Impact of Conventions on Philly dining?
Given my inexperience with Philly, I wonder if someone can suggest how much difference it makes for diners in the area of the convention center when a convention is in town. (I'm thinking everything from Rittenhouse square and a bit West to Chinatown and Old Town).
The convention in question is for academics in college language study (Dec. 27-30), and generally there are about 8,000-10,000 participants. Spread over a dozen or more hotels. It's not as wealthy a crowd as chemists or doctors, so the pressure on the high-end places will be more moderate than in those cases.
So, do local chowhounds find it to be a PITA when conventions are underway, requiring extra efforts at reservations, or instance? Or is it not so noticeable?
Although that one sounds like a big one, there are always conventions in town, sometimes a few going on simultaneously.
The only effects I've experienced are that the hotels can get completely booked (though a new one off of Rittenhouse just opened up and a couple more are on the way) and the Reading Terminal Market will be absolutely mobbed at lunch time.
It may affect waits at the chain places near the Convention Center, but I don't know about that.
I agree, it's a pretty constant flow of nametagged-people around there. It doesn't seem like most people do their homework before arriving as far as clogging up the reservations of popular restaurants, so it doesn't tend to affect anything in the area more than usual (although, I suspect the chain restaurants nearby).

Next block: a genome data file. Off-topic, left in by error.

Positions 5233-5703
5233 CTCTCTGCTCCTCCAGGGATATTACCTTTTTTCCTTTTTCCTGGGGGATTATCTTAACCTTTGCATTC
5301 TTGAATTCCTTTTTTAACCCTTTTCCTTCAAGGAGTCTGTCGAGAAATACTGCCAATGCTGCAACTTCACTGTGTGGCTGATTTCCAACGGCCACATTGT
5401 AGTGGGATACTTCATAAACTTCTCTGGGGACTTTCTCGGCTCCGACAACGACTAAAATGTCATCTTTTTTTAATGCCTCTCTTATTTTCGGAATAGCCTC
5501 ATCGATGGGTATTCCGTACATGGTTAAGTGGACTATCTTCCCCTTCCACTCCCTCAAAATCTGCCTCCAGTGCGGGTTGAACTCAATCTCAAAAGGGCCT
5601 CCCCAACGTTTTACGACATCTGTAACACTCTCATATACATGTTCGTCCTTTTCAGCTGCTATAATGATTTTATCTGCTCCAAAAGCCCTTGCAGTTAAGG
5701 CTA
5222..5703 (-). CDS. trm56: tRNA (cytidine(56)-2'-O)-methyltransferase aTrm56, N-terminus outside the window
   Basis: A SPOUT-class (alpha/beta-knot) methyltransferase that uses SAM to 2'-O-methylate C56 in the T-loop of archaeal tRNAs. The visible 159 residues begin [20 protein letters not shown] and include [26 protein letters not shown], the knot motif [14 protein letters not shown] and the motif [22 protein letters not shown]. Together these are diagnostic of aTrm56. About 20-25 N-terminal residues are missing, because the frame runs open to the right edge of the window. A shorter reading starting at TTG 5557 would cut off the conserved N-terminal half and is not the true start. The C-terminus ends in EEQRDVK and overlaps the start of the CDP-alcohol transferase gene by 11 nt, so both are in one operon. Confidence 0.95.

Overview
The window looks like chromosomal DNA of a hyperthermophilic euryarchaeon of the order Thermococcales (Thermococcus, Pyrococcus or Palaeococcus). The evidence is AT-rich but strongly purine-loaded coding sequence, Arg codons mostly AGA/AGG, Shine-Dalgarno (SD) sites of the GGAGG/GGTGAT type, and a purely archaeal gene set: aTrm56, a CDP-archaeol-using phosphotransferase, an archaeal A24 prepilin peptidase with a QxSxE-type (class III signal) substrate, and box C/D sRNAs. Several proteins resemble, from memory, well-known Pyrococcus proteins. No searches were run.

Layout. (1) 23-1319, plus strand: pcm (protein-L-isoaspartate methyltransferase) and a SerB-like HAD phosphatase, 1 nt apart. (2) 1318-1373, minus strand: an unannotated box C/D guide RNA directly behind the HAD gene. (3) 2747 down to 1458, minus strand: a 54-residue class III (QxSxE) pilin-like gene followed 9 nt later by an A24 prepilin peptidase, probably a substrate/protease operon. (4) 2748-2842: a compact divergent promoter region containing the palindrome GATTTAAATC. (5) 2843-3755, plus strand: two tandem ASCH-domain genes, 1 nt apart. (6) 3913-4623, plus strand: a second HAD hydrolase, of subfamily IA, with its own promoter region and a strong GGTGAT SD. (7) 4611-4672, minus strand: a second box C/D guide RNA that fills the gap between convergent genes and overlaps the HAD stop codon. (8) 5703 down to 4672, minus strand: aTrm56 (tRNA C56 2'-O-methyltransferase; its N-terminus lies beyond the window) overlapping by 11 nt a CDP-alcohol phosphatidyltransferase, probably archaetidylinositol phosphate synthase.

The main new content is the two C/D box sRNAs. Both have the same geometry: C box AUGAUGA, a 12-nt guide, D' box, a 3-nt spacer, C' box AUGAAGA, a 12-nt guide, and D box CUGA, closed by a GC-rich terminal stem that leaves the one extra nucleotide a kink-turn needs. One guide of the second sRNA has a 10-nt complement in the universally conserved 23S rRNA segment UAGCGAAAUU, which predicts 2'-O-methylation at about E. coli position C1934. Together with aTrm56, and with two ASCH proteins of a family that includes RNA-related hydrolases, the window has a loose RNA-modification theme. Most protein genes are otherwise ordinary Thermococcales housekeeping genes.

For those days in particular, I'm guessing it's a pretty quiet time in the City during the day (with fewer people at work), so the Terminal Market may have less of a worker lunch crowd.
Other than the RTM lunch issue, I don't think conventions make that much difference to the non-chain restaurants, since so many conventioneers seem to head to the chains. Most of Chinatown is ok for a walk-in or a short wait at most. Most of the small BYOs, the Garces restaurants, the Starr places, and other higher-end spots all need reservations regardless of the convention traffic.
I'd agree with the other commenters so far - the impact of conventions is mostly felt at RTM for lunch and the chains around there in the evenings (Hard Rock, Maggianos, etc). With a little spill-over into Chinatown, perhaps as well. If you're looking to dine elsewhere in the city, I wouldn't expect it to be a big deal though for any hot spot you'd do well, especially on the weekends, to make reservations in advance.
I've both lived in Philly and been to Philly for MLA. During MLA I've found Reading Terminal Market marginally more crowded at lunchtimes, but otherwise I see little difference.
It amazes me to hear that the chain restaurants would be crowded at dinnertime by those attending conventions or conferences. I remember one conference in Salt Lake City where there was an Olive Garden across the street from the convention center. All the people I knew said, "I didn't fly all this way to eat at an Olive Garden." I can understand Maggiano's and Hard Rock in Philly being busy at lunch as they are close and often attendees have time constraints. But at dinner -- where is the sense of adventure? I would rather have an ordinary but decent meal at a local restaurant (sense of adventure kicking in) than a reasonably good but predictable meal at a chain restaurant.
The reality is that it depends on the type of convention. MLA which is more academic, I would not expect that it would be that extra crowded at higher end restaurants. Medical conferences on the otherhand are occasions where physicians are taken out by pharmaceutical companies, med device companies etc. I ate at Butcher and Singer on a Sunday night during ACR (american college of rheumatology) and I would say half of the room at least, judging by the people still wearing name tags from the convention, were associated with the convention.